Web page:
Maybe Kelvin Gastelum needed to have the decision made for him. Faced with the dilemma of draining his body or fighting undersized, Gastelum has let the UFC take the lead on his career, and as far as the company is concerned, he's a middleweight.
As it turns out, he's a very good one—a contender, even.
The 25-year-old added yet another star to his resume, crushing Vitor Belfort in the main event of Saturday's UFC Fight Night event in Fortaleza, Brazil.
Starching the legend on his home soil in just three minutes and 52 seconds, Gastelum continues his rise, with three straight wins in the division since dating back to 2015. More notably, he gives the weight class another rare rising young talent.
Most of the division's top talents—champion Michael Bisping, ex-champs Chris Weidman and Luke Rockhold, Anderson Silva—have been big names for years.
Now, with Gastelum and Robert Whittaker, there are finally the beginnings of a youth movement, a most welcome development.
Gastelum's rise, while not a surprise, comes at least with some reluctance, even now.
Asked in the UFC on FS1 post-fight show whether his streak has caused him to reconsider his hopes of heading back down to 170, the answer was a bit surprising.
"No," he said. "But if I get offered a fight that interests me, that keeps me moving up the rankings, I will for sure stay, you know?"
Yes, Kelvin. Yes, we get it. The fights need to mean something, but isn't that exactly what the UFC is doing with you?
Remember, this whole thing wasn't the result of an evil UFC conspiracy. It was only after multiple weight issues at welterweight that he got pushed up a division by UFC matchmakers.
At just 5'9", his hesitation is easily understood, however. At that height (and with a 71-inch reach), he is almost always going to be undersized.
So far, though, it hasn't mattered. In fact, it's been something of a benefit.
Not only is Gastelum a smaller target, but he is usually going to come with a built-in speed advantage against some of the bigger, more lumbering types that populate the division.
That wasn’t necessarily true against Belfort, who built his legend on blistering hands and violent barrages. Gastelum wasn’t the naturally faster of the two, but he was fast enough to do what he wanted.
About midway through the first, he came forward with a combination, stunning Belfort with a right hook before dropping him with a straight left. Gastelum followed with a hail of ground strikes, but Belfort used his veteran savvy by covering up and managed to return to his feet just moments later.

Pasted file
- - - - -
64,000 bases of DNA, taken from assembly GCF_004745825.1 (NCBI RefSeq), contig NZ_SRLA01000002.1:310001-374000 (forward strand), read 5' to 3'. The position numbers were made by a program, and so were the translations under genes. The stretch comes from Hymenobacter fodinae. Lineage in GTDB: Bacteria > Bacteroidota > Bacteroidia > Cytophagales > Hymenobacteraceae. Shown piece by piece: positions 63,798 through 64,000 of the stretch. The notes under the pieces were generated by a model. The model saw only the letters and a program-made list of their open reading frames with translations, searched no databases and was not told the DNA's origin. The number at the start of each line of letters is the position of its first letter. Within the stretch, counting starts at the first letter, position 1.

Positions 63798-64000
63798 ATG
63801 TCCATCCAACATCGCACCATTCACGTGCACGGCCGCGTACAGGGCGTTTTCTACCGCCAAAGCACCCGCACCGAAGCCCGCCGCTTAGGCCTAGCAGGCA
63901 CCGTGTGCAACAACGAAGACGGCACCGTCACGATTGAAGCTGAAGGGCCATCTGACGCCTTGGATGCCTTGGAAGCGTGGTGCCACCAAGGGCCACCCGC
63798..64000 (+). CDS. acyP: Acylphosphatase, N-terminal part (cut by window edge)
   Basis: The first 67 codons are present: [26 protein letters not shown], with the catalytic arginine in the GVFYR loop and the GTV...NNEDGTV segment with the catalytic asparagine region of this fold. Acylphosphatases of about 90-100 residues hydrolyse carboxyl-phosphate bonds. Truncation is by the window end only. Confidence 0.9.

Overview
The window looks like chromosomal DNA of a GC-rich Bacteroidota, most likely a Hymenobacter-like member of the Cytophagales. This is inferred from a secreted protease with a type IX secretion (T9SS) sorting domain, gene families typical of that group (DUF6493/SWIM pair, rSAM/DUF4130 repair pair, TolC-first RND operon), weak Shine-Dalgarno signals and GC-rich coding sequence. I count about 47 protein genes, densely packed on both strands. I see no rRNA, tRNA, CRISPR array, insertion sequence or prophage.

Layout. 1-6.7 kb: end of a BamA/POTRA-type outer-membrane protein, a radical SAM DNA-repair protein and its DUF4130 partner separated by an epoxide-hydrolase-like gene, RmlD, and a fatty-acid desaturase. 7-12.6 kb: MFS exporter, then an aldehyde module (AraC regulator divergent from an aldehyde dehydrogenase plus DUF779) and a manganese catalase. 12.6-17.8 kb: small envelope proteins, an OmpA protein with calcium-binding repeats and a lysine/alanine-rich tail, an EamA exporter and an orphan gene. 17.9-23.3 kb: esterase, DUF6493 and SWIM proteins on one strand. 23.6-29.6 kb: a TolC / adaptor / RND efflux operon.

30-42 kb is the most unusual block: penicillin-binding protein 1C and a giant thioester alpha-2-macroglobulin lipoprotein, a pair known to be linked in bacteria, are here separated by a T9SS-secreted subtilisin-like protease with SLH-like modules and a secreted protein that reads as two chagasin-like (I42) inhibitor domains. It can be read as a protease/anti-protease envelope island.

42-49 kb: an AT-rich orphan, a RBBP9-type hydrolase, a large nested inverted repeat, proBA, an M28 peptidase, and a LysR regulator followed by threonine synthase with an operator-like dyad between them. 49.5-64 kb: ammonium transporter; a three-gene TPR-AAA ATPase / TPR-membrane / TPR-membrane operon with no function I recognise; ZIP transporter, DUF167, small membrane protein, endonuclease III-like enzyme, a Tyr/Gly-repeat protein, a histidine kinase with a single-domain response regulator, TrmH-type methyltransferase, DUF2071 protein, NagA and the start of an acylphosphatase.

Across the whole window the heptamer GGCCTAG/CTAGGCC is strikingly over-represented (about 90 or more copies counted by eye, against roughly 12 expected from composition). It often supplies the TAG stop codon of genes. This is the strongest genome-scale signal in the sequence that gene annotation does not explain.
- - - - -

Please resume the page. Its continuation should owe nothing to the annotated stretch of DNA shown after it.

Undeterred, Gastelum clipped Belfort with a hard left a few seconds later. This time, there was no coming back from Belfort, who went down and took a few ground strikes before ref John McCarthy waved off the fight.
"It took a few shots to find it, but I knew eventually it was going to find its home," Gastelum said in the UFC on FS1 post-fight show.
Gastelum, sitting at No. 10 in the UFC middleweight rankings, should soon move up a couple of slots and find himself just a couple of wins away from the belt, making his rise both unlikely and fruitful.
The reality was it was not a fight he could afford to lose.
Sure, Belfort is a legend, but at this point of his career, that's about his best remaining attribute. His reputation. His past. His history of terrorizing opponents.
Beyond that, it has been a slow, steady descent over the last two years, losing three of his last four before Saturday.
Until the day he walks off for good, it seems like Belfort will always carry his early dangerous blitz with him, but these days, if it doesn't close the show, the drop afterward goes further, faster.
On Saturday night, it never came. His hands looked fast but never reached the target.
Belfort had height, reach and experience on Gastelum, but the young American had too many intangibles that are difficult to overcome for someone old enough to begin campaigning for a "Legends League" seniors division, as Belfort did recently in an interview with MMA Junkie.
Gastelum is durable, aggressive and boasts a nonstop motor. Any of the three traits alone is difficult to deal with; for Belfort, the presence of all three in the same opponent practically represents kryptonite.
For almost the entirety of his career, Belfort has been a front-runner. That's not a knock on him specifically; you can say the same about most fighters. It's just he's never been a guy who has been able to turn things around after falling behind. He's not the type to make adjustments and rally. Either his power crushes or it doesn't.
On Saturday, it didn’t.
Belfort was also fighting just weeks away from turning 40. With a career than began over 20 years ago, he's seen his body go through numerous injuries, a failed drug test and the testosterone replacement therapy era. At some point, it has to flame out.
For him, it was probably easy to explain away a loss to Weidman. It was understandable to get stopped by Ronaldo "Jacare" Souza and then Gegard Mousasi. Those are all names who have won championships in major promotions.
But Gastelum? A blown-up welterweight? That one won’t be quite as easy to rationalize.
Except maybe it will be in retrospect. Gastelum continues to move up and to matter in the middleweight division.
Now it's up to the UFC matchmakers to keep him there. Gastelum floated the idea of fighting Silva in June in a fight that would be on the Spider's home turf in Rio de Janeiro.
He has that kind of confidence and swagger. It's almost like he believes this whole middleweight thing is going somewhere. It's almost like he feels at home.